I suppose it would be barely ok for the simplest of tasks, but not one I would recommend.
    Oscilloscopes are pretty much a must if you want to take electronics seriously, and good ones just don't comes cheap. I paid about $500 for mine, brand new.
    The first one I ever got was from my Uncle, and it required a parallel port on a computer. It left much to be desired, but it worked. The best part about it was that I learned how to use a 'scope and I knew what to shop for when I finally decided to buy a better one. Perhaps that would be the justification for buying such a cheap scope for now.
     
  14. adam555

    Thread Starter Active Member

    Aug 17, 2013
    858
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    I just realized I need one because I'm studying electronics again and I find it really difficult to do tests and experiments with any circuit that has any sort of sine wave. I just can't see if they are working or not.

    Not asking for much really, just something that would meet the most basic needs and allow me to advance.

    I don't want to put too much money into it for various reasons: first, I can't afford to spend too much on it; I don't know for how long would I be interested in electronics this time; I don't know if I'll be taking advantage of the advance features that a proper oscilloscope will provide; and I'm also very afraid of buying something expensive and damage it in any way due to my lack of knowledge and experience.

    So, unless I find a cheap one on ebay, I'm afraid I'm going to have to go for that kit or the next step (the small handhelds). Like this one:

    [​IMG]

    Specification:
    Display
    2.8 inch Colour TFT LCD
    Display Resolution
    320×240
    Display Colour
    65K
    Analog bandwidth
    0 - 1MHz
    Max sample rate
    1Msps 12Bits
    Sample memory depth
    4096 Point
    Horizontal sensitivity
    1uS/Div~10S/Div (1-2-5 Step)
    Horizontal position
    adjustable with indicator
    Vertical sensitivity
    10mV/Div~10V/Div (with ×1 probe)

    0.5V/Div~10V/Div (with ×10 probe)
    Vertical position
    adjustable with indicator
    Input impedance
    >500K?
    Max input voltage
    80Vpp (by ×1 probe)
    Coupling
    DC
    Trig modes
    Auto, Norma, Single, None and Scan
    Functionalities:
    Automatic measurement: frequency, cycle, duty, Vpp, Vram, Vavg and DC voltage

    Precise vertical measurement with markers

    Precise horizontal measurement with markers

    Rising/falling edge trigger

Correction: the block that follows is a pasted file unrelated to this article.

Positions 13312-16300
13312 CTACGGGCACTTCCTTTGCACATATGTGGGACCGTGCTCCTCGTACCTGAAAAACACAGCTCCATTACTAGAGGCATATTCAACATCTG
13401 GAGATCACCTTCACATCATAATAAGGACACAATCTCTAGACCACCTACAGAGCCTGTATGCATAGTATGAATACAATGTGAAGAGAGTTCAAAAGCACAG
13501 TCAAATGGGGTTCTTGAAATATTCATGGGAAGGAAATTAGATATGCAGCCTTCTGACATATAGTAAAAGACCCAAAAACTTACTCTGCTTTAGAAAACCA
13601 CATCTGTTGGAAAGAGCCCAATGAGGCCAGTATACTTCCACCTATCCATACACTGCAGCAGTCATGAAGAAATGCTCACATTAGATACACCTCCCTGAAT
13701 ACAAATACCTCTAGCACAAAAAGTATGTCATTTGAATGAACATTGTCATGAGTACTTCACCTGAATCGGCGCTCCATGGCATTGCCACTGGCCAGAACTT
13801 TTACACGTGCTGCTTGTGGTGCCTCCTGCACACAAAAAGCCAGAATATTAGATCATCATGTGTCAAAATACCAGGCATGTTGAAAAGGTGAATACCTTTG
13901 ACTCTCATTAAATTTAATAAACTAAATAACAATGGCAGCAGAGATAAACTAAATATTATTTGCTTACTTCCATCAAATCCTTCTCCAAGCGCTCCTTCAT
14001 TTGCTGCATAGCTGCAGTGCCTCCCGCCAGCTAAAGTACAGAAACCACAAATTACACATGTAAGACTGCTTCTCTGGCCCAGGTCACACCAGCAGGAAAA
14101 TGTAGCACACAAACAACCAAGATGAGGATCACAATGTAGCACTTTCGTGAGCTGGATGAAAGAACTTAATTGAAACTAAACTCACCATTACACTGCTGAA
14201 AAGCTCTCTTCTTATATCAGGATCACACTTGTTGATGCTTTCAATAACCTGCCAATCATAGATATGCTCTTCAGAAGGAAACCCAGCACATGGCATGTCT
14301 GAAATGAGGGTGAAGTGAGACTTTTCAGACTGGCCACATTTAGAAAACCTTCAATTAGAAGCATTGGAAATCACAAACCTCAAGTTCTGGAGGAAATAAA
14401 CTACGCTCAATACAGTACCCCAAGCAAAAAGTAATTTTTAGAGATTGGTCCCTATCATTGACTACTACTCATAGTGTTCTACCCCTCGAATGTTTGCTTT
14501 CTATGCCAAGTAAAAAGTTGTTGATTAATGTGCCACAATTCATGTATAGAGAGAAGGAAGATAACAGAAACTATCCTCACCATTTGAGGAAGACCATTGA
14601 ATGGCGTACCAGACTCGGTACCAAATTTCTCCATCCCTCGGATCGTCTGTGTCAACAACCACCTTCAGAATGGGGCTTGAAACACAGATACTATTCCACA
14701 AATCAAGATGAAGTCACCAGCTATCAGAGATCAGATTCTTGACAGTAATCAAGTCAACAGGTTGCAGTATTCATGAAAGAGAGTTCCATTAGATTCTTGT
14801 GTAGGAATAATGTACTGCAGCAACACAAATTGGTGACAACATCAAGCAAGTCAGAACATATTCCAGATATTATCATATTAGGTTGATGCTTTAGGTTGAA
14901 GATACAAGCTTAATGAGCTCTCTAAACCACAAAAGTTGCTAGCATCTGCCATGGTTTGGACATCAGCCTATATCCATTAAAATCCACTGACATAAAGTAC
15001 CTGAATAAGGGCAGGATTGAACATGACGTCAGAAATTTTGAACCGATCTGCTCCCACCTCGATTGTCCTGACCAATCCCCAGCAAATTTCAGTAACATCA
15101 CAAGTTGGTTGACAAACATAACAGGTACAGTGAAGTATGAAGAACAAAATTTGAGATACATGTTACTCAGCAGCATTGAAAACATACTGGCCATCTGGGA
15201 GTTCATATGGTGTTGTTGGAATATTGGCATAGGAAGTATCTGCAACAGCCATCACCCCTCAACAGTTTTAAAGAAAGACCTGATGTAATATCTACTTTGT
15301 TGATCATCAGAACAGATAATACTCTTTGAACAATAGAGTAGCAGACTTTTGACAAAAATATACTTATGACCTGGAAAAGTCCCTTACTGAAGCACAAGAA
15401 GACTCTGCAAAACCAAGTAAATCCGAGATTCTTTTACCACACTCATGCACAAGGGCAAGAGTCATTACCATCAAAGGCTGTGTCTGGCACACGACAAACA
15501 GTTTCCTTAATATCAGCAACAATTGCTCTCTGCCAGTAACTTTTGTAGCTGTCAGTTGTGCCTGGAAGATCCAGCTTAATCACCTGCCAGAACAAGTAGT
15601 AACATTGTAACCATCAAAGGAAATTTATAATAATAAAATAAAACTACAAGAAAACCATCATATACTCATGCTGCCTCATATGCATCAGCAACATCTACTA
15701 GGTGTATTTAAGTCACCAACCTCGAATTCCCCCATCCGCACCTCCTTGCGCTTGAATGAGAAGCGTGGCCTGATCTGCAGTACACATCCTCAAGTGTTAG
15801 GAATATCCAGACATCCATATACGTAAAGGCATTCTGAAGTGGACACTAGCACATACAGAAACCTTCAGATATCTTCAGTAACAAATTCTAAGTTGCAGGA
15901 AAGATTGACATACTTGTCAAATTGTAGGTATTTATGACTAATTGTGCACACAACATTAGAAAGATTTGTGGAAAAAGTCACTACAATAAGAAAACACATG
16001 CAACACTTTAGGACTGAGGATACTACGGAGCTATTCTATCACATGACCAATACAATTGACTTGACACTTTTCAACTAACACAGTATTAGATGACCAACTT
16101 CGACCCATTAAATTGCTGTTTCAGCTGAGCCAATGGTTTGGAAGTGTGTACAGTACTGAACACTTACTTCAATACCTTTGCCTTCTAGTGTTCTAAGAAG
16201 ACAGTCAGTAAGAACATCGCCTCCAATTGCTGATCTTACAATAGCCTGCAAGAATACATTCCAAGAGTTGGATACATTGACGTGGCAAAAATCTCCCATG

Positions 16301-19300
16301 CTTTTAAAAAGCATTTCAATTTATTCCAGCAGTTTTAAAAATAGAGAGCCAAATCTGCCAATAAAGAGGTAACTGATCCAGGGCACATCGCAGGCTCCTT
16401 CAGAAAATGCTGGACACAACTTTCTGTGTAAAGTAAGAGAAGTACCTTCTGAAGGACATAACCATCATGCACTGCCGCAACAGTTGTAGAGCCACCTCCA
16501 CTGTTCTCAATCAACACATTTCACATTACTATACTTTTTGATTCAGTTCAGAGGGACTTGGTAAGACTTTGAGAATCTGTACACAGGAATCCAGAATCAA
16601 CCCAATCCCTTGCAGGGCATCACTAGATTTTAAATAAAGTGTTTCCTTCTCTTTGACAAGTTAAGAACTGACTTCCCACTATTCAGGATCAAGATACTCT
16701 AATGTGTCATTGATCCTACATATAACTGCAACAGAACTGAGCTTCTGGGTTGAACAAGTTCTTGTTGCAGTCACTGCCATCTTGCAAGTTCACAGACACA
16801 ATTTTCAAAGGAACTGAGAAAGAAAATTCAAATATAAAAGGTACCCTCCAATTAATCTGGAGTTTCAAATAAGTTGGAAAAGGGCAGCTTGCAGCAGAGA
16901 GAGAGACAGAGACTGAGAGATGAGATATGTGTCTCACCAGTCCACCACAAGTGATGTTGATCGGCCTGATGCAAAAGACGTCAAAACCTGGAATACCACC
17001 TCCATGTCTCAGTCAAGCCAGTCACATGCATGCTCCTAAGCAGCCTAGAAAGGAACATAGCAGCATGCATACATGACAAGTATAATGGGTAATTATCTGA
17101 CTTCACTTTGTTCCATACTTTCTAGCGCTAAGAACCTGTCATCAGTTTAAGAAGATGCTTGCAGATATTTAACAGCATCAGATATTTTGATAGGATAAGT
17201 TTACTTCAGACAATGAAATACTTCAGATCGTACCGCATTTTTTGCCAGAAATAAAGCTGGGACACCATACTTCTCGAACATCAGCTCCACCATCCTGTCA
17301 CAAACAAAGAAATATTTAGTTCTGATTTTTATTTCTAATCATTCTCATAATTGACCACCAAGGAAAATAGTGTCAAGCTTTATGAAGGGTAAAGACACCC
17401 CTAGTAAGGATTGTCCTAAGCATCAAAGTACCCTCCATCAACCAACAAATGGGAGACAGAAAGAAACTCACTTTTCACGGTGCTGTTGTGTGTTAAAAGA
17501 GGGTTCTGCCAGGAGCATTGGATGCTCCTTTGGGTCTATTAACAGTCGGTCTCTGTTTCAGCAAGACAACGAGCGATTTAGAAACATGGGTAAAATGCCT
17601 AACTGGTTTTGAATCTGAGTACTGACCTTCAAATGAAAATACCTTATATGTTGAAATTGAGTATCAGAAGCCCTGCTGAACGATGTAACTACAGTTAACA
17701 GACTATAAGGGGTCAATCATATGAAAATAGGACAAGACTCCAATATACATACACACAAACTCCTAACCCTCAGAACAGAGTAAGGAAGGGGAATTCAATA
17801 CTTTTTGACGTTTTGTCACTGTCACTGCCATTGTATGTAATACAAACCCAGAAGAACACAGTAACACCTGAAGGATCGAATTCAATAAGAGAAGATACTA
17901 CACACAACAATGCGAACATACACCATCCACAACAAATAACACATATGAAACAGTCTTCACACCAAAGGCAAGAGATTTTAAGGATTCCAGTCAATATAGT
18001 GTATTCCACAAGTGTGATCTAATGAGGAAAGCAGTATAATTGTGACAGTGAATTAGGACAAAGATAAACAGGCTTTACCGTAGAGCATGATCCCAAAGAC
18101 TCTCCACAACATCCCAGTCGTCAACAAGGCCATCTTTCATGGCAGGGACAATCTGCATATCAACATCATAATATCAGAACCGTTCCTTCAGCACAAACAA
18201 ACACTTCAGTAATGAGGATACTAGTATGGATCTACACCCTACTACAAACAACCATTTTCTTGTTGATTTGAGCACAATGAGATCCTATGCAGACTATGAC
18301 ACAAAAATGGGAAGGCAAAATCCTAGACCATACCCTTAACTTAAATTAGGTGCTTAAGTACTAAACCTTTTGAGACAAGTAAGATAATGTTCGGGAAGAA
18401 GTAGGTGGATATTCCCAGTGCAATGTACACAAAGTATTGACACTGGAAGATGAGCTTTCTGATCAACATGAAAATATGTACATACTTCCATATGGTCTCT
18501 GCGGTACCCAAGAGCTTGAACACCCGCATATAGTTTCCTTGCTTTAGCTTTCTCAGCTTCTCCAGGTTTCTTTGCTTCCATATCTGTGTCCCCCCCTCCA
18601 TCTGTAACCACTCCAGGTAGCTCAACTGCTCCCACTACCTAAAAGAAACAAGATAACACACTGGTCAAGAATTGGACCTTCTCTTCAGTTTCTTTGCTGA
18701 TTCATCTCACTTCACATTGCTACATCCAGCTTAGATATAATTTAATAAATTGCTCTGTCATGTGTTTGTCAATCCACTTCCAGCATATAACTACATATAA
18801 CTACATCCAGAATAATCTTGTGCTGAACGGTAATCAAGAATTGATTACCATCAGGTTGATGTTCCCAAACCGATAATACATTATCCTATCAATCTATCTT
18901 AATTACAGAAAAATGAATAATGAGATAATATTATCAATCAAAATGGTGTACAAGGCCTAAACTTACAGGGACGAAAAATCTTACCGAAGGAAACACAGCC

Trig level adjustable with indicator

    Trig sensitivity adjustable with indicator

    Hold/run feature
    Test signal
    Built-in 10Hz~1MHz (1-2-5 Step)
    Waveform storage
    SD card
    PC connection via USB
    as SD card reader
    Upgrade
    by bootloader via USB
    Power supply
    3.7V Chargeable Lithium battery / USB
    Dimension (w/o probe)
    105mm X 53mm X 8mm
     
    Last edited: Aug 25, 2013
  15. DerStrom8

    Well-Known Member

    Feb 20, 2011
    2,428
    1,328
    DO NOT EVER BUY THE HANDHELD ONES! They're pure garbage. And Whatsthatsmell posted the exact video I was thinking of posting :p

    Check your local hospitals and universities. You can often find very decent analog ones for very cheap or even free (if you ask the right people). I agree with Dave Jones (from the EEVblog) that you can get away with a dual-channel, 20MHz model for most projects. It's a great starting one.

    Good luck!
    Regards,
    Matt
     
  16. adam555

    Thread Starter Active Member

    Aug 17, 2013
    858
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    I just realized that the specs of that handheld are practically the same as the $33 kit; so it's not really the next step, just double the money. :(
     
  17. DerStrom8

    Well-Known Member

    Feb 20, 2011
    2,428
    1,328
    Exactly. Besides, all the handheld ones I've ever seen just don't work well at all. Their resolution is horrid, they break easily, and they do not usually meet the specs provided. Just avoid them, whatever you do.

    Again, ask at your local hospitals and universities.

    I'd happily send you one of my old ones for just the cost of shipping, but 1) I still need it and 2) shipping would be very expensive....

    I'll let you know if I come across something, but in the mean time, follow the advice given and you might get lucky :)

    Regards,
    Matt
     
  18. Metalmann

    Active Member

    Dec 8, 2012
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  19. Metalmann

    Active Member

    Dec 8, 2012
    700
    223
    Then again, I'm sure I will be deader than poop, before I learn all the uses of this scope.:D
     
  20. adam555

    Thread Starter Active Member

    Aug 17, 2013
    858
    39
    I was thinking on getting the cheapest handheld (which is the kit) for now, while I keep on searching for a real one in the places you told me.

    And... if leave this hobby, break it, or buy a better one, it was just $33.

    By the way, I just found out you can easily make one with an Arduino; I would just need to buy the LCD screen. :)

    [​IMG]